In the midst of the storms of our lives, it’s tempting to think that God has forgotten about those He has committed Himself to save. To many who go on in their Christian lives, there are those times when it seems God has removed Himself from the scene. It’s not uncommon to think that God is occupied by more important people or needs, as though He isn’t able to manage everything at once. More common still, in those circumstances, is the thought that God has abandoned us because we have offended Him in some way It’s then we become pre-occupied with endless introspection and in so doing, dishonour God by not giving Him the love and devotion that He deserves. A couple of days ago, I read two passages in sequence in my ordinary Bible reading, that put to rest the idea that God isn’t there in the seeming silences of our lives. Psalm 121 is a wonderful reminder of the fact that God never rests from watching over His own children. “The Lord himself watches over you!” says vs 4 in the New Living Translation. “The Lord stands beside you as your protective shade” And in vs 8, “The Lord keeps watch over you as you come and go, both now and forever.”
A New Testament commentary on this thought came before me at the same time in John 6:16-21, where Jesus seems strangely absent from the lives of the disciples. He has gone away after the “feeding of the 5000.” They wait for Him to return to the boats so they can leave for Capernaum. He doesn’t come, so they go out on their own when it is very late in the day. To make matters worse, a huge storm develops while they are about 5 kilometers from shore. One can imagine that they are highly stressed by Jesus’ inattention. In the words of Psalm 107, “they are at their wits end.” But it’s then, they see Jesus walking on the water toward the boat. They are “terrified” both by the storm and the sight of this One coming to them who they do not immediately recognize. But the One who is “always there ” speaks and says, “I am here! Don’t be afraid.” They let Him in and immediately, their situation was resolved.
Sometimes, it seems, God allows these periods of silence to develop in our lives when this principle of His abiding presence and care is really tested. I think the issue for all of us as we pass through these times is whether we are willing and able to trust Him and worship Him, even when everything isn’t working the way we think it should. This is also the great lesson of Job’s experience. And as we know, even he grew weary in faith as his ordeal wore on, so that the Lord had to give him a mighty revelation once again of His greatness, whereupon “he repented…”
It’s comforting to know that even if we fail to trust Him in the stormy silences of our lives, He is still there because His promise is, “I will never leave you or forsake you” (Hebrews 13:5). But what an honour it must be to Him when we worship Him, love Him and trust Him even in those times, too.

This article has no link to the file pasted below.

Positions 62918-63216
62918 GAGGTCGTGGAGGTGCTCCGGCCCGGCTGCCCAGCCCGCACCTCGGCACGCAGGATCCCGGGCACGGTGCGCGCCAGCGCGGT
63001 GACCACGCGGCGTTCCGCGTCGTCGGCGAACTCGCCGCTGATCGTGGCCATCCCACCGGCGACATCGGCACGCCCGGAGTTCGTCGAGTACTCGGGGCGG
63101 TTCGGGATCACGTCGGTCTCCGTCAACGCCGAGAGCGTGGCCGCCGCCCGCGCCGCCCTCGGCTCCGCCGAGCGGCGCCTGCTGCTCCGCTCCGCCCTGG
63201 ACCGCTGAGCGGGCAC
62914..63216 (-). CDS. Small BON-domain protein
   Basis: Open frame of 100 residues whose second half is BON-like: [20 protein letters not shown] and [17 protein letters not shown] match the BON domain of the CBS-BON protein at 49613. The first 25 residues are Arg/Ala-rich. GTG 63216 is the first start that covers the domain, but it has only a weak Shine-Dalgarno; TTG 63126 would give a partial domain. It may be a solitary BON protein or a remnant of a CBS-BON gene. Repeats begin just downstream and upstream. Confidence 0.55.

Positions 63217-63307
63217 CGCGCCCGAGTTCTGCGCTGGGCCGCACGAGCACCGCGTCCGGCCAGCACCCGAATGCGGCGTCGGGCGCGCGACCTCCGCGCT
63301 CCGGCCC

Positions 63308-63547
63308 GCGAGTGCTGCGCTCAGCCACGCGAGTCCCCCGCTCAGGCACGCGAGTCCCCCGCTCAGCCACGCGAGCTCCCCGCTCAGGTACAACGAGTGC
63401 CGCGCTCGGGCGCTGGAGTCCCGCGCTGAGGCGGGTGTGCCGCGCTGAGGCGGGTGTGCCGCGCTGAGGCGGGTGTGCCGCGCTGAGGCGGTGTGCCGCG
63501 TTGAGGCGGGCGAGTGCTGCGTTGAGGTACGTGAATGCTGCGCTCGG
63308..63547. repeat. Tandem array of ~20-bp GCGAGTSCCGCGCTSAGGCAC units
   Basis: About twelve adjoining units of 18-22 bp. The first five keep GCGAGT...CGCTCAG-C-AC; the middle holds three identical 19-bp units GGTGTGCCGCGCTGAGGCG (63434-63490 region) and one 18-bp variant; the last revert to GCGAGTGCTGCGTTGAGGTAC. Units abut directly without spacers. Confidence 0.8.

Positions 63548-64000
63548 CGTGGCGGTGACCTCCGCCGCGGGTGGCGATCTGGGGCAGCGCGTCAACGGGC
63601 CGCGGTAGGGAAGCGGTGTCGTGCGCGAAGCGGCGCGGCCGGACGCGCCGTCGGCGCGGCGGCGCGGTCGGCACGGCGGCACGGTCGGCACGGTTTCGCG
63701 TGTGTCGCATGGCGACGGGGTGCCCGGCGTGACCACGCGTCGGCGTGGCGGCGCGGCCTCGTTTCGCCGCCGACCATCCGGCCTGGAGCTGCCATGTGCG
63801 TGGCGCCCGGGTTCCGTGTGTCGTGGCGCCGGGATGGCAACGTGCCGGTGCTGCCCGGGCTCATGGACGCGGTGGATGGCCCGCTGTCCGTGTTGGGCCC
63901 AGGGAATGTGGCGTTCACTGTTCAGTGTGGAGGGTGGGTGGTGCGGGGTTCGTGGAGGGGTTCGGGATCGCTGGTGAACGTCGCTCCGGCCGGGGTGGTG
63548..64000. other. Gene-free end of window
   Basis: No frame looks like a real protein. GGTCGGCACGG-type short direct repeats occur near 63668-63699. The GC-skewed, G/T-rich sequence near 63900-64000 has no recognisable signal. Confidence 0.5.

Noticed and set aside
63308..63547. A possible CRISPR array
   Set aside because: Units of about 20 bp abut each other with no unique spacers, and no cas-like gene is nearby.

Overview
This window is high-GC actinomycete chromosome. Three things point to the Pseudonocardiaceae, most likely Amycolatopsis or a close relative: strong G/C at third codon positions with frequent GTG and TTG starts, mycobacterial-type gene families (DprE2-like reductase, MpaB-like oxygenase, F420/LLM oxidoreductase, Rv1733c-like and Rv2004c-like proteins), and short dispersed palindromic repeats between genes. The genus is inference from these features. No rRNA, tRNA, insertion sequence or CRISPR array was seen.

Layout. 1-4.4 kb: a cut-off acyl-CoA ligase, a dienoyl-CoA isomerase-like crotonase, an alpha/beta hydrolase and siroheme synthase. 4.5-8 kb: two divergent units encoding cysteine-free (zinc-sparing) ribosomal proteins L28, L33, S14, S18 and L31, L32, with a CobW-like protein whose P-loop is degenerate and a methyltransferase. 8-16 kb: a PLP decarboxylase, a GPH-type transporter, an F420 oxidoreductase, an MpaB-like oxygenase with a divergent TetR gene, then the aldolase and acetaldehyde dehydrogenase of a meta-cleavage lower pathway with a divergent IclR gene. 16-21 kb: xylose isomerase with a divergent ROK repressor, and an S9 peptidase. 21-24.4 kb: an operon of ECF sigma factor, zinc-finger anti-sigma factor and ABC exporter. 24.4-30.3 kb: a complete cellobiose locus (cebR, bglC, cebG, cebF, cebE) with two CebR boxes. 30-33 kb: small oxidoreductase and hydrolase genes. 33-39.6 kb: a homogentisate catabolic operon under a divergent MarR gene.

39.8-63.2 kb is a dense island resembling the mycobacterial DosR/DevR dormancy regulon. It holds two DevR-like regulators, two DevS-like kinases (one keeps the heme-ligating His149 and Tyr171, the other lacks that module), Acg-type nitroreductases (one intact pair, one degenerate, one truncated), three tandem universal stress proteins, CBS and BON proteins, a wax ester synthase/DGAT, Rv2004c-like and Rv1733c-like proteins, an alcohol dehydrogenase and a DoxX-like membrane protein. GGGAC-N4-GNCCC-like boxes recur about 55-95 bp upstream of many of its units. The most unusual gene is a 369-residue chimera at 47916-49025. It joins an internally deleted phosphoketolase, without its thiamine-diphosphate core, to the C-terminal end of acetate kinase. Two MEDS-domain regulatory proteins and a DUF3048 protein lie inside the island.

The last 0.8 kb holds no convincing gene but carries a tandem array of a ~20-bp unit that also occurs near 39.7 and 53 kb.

Hi Ed- In Psalm 77.10, the Psalmist complains of that deep feeling of abandonment from God. He asks some soul-disturbing questions: “Will the Lord cast off forever? And will he be favorable no more? Has his mercy ceased forever? Has his promise failed forevermore? Has God forgotten to be gracious? Has he in anger shut up his tender mercies?” As he turns these anguishing thoughts over in his mind, he comes to a conclusion and says, ‘this is my infirmity; but I will remember the years of the right hand of the Most High.’ ‘My infirmity?’
When we think the Lord is absent, or too busy for us, or somehow there but not acting, not caring for us, we can chalk it up to this- our infirmity- an imperfect faith! I’m sure this was the case with the disciples caught in the storm, and with Mary and Martha when the Lord didn’t come right away in response to their request on behalf of their sick brother. Theologically, we know the Lord is there, for he is omnipresent, but emotionally, and in the thick of the storm, we may question his love and concern.
It was in relation to these thoughts the other day that Psalm 103.14 ‘For he knows our frame (how weak we are), and remembers we are dust.’
This is not to excuse the weakness of our faith, but to acknowledge, as you do, his compassion toward us, even when we sink when he wants us to walk on the water.
One of the things you show in your devotional, Ed, is the joy that comes when we use Scripture to interpret Scripture, when we cross-reference one text or passage with another, and in this way feed on his Word. The Holy Spirit ties one text to another to nurture our faith, and they are not necessarily cross-references we would find in our bible, or even in Treasury of Scriptural Knowledge. It is the Holy Spirit leading, teaching, and feeding us.
In regard to this, I read a most interesting comment from Martin Luther on Psalm 1.2. He relates this kind of exercise to ‘meditation,’ and to finding delight in God’s word. Let me quote him, and close with that, and with another thank you for your helpful words.
Luther’s comments on Psalm 1.2: This “meditating” consists first in an intent observing of the words of the law, and then in a comparing of the different Scriptures; which is a certain delightful hunting, nay, rather a playing with stags in a forest, where the Lord furnishes us with the stags, and opens to us their secret coverts. And from this kind of employment, there comes forth at length a man well instructed in the law of the Lord to speak unto the people. Martin Luther.